Saint Columbanus stained glass window in the crypt of the Abbey of Bobbio, Northern Italy. TREBBIA/CREATIVE COMMONS 3.0

Spiritual Life

This Advent, invite Jesus into your heart as Mary did

Our world is filled with agitation, with the busyness and distractions of work, entertainment and pleasures of every sort. They call out as Sirens to those trying to navigate the treacherous sea of life.

These days, it seems that the disquiet and discontent with Church, country and the pesky virus that shall not be named has raised the agitation to a fever pitch; so we find ourselves immersed in a world filled with distractions begging our attention and desperately trying to draw us away from the feet of Jesus and into the tyranny of busyness, anxiety and desperation.

Advent, from the Latin “ad venire” for “to come to,” invites us to cry out to God from the depths of our heart, “Veni! Come!” Thus, it pushes back against that temptation to be busy about many things, only to forget the better part of being still and knowing that Jesus is Lord and he is come and is coming still to dispel disruption and bring peace.

People of faith know that they need only ask in his name and it shall be granted, but perhaps not right away. So, Advent becomes also a time of patient waiting, of eager anticipation and of diligent preparation for the birth of the Word made flesh, who comes as he did at the dawn of creation to order chaos and bring life.

Imagine what may have taken place in the heart of Mary during the nine months of patient waiting, eager anticipation and diligent preparation for that day when her Son, the Word made Flesh, would be born. Imagine how she would have reflected throughout those months upon that moment of silent prayer in her room when Gabriel announced she would be mother; how she, filled with grace and the Holy Spirit, had allowed that Spirit to elicit her response: “Fiat mihi secundum verbum tuum,” “Let it be done to me according to your word.”

In that moment, the seemingly impossible took place: The Virgin conceived, and a mere creature became mother of God become man. Imagine the immediate love Mary would have had for her Son and how it would have grown as he grew within her. What mother does not long for that moment in which she will finally hold and kiss her child for the first time? How much more would this be true for Mary, knowing who her child was truly?

Yet, in this knowing, she would have also known what was eventually to come. How Mary would have also longed to keep her sweet Child in the safety of her womb! What agony, what tension, what anxiety might have been in the heart of Mary had she not had those nine months of preparation for that day; nine months in which she nurtured the Christ physically while he nurtured her spiritually, the Prince of Peace hidden in the Queen of Heaven and Earth.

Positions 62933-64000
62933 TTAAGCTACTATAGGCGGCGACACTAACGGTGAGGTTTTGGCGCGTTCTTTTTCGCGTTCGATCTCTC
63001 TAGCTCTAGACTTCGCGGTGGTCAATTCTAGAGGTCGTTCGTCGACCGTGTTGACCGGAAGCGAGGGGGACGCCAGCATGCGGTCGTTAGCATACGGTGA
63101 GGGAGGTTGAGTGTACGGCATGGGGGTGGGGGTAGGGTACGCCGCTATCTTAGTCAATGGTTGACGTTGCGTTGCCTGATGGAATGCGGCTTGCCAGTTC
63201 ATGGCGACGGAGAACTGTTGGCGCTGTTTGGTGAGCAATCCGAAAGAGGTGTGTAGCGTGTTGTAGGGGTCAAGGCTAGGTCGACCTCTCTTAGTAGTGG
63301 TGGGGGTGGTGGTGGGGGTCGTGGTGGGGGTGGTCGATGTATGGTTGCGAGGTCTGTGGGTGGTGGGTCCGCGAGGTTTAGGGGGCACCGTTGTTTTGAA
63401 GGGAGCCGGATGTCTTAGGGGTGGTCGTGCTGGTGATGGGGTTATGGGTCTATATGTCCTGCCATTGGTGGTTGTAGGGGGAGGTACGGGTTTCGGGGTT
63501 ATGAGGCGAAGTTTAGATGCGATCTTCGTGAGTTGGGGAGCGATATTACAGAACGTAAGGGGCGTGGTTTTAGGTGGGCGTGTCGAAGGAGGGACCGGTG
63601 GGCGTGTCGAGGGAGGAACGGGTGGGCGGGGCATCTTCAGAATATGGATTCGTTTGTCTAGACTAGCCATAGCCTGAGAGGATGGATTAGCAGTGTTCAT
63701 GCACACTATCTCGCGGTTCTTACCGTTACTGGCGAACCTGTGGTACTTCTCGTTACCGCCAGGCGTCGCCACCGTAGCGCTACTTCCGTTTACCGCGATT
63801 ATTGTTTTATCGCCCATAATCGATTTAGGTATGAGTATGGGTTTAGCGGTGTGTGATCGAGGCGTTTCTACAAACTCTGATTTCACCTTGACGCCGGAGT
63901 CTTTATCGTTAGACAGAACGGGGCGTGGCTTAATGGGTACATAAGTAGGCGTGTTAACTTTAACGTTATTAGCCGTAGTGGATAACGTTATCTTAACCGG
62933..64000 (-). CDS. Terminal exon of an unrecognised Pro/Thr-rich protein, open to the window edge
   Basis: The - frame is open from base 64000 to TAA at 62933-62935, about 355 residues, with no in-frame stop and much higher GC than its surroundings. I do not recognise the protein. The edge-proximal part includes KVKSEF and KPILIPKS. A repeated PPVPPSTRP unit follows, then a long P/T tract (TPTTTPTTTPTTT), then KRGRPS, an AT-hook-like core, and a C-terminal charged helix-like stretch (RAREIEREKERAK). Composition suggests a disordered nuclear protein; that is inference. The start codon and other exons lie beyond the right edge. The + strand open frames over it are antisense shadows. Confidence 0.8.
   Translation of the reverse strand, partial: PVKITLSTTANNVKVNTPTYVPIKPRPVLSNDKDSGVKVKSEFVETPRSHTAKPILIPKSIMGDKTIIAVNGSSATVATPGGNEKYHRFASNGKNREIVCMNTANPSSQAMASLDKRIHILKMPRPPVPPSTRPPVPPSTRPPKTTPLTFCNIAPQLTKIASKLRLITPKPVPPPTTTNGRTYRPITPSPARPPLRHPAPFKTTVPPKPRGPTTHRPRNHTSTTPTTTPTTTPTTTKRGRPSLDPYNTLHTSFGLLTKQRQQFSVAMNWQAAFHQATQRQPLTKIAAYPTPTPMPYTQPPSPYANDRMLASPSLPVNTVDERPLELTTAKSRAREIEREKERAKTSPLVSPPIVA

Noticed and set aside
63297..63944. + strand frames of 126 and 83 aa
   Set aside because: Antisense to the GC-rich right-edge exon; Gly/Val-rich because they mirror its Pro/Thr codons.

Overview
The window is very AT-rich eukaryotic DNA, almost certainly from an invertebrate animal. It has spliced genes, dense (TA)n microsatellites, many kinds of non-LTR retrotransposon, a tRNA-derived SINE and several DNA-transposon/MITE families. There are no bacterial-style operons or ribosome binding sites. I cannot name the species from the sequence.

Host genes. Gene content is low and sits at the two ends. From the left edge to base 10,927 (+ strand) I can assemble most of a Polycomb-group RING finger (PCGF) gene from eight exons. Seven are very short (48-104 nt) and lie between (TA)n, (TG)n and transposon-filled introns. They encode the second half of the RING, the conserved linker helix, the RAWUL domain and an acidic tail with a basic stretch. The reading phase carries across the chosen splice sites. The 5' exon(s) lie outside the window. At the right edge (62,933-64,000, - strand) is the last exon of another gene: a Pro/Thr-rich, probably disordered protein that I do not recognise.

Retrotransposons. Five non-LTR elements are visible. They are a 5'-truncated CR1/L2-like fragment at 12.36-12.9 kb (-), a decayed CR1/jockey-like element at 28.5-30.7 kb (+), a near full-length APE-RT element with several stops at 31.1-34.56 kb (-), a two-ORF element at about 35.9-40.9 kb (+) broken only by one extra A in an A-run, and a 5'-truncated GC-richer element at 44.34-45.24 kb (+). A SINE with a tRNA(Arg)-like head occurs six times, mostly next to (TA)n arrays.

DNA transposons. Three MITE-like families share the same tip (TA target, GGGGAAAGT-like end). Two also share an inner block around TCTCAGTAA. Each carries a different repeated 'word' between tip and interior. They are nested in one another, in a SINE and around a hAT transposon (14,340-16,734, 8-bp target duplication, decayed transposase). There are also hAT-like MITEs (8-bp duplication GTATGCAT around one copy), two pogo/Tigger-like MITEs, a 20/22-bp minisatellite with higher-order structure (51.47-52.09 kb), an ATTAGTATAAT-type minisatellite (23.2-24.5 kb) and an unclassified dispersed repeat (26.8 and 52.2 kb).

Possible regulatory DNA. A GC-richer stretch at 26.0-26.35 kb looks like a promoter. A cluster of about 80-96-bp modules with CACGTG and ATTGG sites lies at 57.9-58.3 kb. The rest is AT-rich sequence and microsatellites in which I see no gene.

This is what the time of Advent affords us: a time to savor the quiet, intimate and hidden union with a God who dwells within us, bringing peace to our souls before we bring him into a world that wishes to take him from us and put him to death. What the world fails to understand is there is no need to grasp at, no need to take him – he offers himself freely and to all.

This is what so often goes forgotten amidst the busyness that surrounds Christmas these days. The greatest gift we receive is not one placed beneath an elegantly decorated tree but one that, two thousand years ago, was placed in a lowly manger. It is a gift that was only fully opened 33 years later by a lance, spilling its contents as a font of mercy for us, a font from which the faithful have continuously received since that moment, and still receive today, through the grace of the sacraments. How blessed are we.

Perhaps we might detach from the devices that lead to busyness and agitation to quiet our souls and allow ourselves to be truly prepared to celebrate the birth of the Son who blesses us with the grace of knowing him as both Lord and friend. As such, we cry out from the depths of our hearts this Advent, “Veni, veni, Emmanuel!”

We can do so from a place not of desperation, but of gratitude, seeking greater awe and wonderment for a God who gives himself as gift. Having this time of patient waiting, eager anticipation and diligent preparation, we can seek this gift in the sacraments, in daily devotions, and in that silent, hidden prayer in our rooms. There we receive the Word, the Prince of Peace, who comes to dwell within us and nurture our souls as he did for Mary.

Father Padraic Stack is associate pastor at St. Stephen the Martyr Parish in Omaha.